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PostPosted: Tue Oct 23, 2012 11:36 am 
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Has President Obama ever gone on an apology tour in the Middle East during which he criticized America while speaking publicly in various nations?

Mitt Romney has long said Mr. Obama did just that. This has been one of the foundational assertions of the Romney campaign: The Massachusetts ex-governor even titled his campaign autobiography “No Apology: The Case for American Greatness.” We bring this up now because Mr. Romney reiterated the charge Monday night during the third and final presidential debate. Does the record really support such a claim?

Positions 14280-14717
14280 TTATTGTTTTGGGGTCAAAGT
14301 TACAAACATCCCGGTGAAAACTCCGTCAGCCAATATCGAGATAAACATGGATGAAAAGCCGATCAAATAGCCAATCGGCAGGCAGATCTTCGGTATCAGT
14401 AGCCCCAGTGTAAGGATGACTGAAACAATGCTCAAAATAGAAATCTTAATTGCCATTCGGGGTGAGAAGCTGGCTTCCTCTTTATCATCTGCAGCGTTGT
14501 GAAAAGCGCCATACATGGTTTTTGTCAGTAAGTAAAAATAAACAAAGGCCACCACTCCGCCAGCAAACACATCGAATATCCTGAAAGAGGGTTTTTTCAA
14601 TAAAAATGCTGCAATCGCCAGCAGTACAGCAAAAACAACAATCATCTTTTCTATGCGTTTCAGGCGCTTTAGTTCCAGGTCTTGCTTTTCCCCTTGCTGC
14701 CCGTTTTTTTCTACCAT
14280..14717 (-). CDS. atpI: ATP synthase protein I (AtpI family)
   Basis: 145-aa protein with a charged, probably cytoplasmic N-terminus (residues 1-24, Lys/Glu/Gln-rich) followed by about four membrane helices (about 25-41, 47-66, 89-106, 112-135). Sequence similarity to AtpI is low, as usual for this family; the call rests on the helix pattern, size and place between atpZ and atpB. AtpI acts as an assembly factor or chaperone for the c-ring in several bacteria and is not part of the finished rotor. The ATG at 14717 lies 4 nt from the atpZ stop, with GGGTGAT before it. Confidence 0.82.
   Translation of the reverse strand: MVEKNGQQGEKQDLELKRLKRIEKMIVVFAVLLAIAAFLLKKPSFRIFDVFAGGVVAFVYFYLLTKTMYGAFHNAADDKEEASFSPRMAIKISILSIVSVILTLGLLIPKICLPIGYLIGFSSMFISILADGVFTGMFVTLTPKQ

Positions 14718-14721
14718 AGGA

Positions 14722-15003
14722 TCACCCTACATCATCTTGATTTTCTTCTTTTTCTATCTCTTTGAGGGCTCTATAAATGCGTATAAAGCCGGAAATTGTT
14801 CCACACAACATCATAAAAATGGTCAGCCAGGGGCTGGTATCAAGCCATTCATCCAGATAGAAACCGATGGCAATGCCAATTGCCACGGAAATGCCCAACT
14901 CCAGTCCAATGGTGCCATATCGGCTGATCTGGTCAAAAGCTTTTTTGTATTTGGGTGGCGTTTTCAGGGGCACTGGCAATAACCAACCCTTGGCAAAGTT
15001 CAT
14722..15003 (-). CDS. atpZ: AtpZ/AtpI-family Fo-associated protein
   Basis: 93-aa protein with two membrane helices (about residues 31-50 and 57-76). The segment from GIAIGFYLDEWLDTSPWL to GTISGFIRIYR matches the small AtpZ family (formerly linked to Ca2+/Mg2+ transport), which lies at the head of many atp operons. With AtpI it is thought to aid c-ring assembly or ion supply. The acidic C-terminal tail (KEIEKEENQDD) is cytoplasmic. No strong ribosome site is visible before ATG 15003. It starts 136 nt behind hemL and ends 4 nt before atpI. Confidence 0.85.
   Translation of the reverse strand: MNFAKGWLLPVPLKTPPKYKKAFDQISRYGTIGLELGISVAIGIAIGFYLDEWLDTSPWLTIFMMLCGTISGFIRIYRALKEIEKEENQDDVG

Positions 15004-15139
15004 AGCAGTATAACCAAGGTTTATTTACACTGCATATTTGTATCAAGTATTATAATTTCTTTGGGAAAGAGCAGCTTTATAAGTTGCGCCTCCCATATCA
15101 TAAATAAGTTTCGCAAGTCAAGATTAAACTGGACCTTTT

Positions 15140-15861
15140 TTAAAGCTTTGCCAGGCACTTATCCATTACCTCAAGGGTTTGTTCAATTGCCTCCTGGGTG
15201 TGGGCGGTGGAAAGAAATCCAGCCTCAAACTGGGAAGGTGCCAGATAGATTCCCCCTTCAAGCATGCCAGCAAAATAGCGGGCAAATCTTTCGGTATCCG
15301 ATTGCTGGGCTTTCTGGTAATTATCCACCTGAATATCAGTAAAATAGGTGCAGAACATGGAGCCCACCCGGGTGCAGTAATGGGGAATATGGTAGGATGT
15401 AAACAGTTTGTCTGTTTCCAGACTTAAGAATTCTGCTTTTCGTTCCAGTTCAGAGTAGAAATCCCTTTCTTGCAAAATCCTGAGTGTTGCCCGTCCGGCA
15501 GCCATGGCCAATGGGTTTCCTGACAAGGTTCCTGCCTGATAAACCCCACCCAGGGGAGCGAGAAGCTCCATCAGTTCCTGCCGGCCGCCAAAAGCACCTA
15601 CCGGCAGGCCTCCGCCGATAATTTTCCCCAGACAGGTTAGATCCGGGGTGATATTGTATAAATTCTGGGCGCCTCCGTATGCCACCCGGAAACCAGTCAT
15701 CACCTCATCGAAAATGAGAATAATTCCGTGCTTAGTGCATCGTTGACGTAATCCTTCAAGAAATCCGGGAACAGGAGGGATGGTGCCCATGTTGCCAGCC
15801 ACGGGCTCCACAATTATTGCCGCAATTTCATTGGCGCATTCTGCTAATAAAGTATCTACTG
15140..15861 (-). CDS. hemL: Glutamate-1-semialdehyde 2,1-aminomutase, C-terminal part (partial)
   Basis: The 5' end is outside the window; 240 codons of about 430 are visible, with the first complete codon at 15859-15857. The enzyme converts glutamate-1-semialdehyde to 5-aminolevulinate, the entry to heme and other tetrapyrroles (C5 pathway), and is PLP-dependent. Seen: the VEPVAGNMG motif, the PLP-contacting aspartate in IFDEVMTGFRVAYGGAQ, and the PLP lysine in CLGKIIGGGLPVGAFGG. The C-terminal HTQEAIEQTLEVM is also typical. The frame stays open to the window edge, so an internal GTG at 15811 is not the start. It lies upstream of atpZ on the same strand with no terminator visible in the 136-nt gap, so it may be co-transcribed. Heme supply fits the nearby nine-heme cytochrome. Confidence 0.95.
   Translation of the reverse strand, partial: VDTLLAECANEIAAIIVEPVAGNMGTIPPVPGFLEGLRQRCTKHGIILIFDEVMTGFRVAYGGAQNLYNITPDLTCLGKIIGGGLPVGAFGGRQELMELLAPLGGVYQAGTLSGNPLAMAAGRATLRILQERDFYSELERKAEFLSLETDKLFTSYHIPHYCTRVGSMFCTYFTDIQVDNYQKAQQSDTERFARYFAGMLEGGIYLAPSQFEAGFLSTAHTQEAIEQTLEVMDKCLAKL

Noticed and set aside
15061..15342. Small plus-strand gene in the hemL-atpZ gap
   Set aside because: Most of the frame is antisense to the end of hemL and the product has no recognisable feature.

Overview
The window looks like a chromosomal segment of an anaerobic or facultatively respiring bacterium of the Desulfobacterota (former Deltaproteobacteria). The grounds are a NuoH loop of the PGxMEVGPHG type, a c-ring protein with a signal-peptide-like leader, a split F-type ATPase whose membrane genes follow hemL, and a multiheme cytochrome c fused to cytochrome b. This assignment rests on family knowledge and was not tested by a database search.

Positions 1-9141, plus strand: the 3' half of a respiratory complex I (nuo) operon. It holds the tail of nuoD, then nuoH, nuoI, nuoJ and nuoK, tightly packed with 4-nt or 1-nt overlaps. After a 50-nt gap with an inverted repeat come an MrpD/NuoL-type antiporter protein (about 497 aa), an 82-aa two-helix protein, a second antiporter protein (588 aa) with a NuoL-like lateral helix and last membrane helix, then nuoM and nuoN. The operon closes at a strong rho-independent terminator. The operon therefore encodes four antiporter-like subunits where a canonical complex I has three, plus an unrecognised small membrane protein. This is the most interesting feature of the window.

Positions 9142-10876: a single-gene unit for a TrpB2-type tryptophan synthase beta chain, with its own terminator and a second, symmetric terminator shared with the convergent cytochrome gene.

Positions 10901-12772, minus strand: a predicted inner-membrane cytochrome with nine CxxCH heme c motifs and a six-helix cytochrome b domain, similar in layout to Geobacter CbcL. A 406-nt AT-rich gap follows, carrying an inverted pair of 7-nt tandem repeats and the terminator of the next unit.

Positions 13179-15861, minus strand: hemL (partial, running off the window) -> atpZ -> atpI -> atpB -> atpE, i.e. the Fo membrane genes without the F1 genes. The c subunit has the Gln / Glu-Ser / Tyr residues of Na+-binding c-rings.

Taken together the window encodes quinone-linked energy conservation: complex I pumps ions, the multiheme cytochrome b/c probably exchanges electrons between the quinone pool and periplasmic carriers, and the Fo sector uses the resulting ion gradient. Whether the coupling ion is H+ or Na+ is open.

http://www.csmonitor.com/USA/DC-Decoder ... iddle-East

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PostPosted: Tue Oct 23, 2012 3:39 pm 
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By golly, you're right. He never actually said "apologize" or even "I'm sorry."

So, let's just call it the Groveling Tour, and we're good to go.

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PostPosted: Tue Oct 23, 2012 3:44 pm 
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silvercamaro wrote:
By golly, you're right. He never actually said "apologize" or even "I'm sorry."

So, let's just call it the Groveling Tour, and we're good to go.



REC.

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PostPosted: Tue Oct 23, 2012 4:02 pm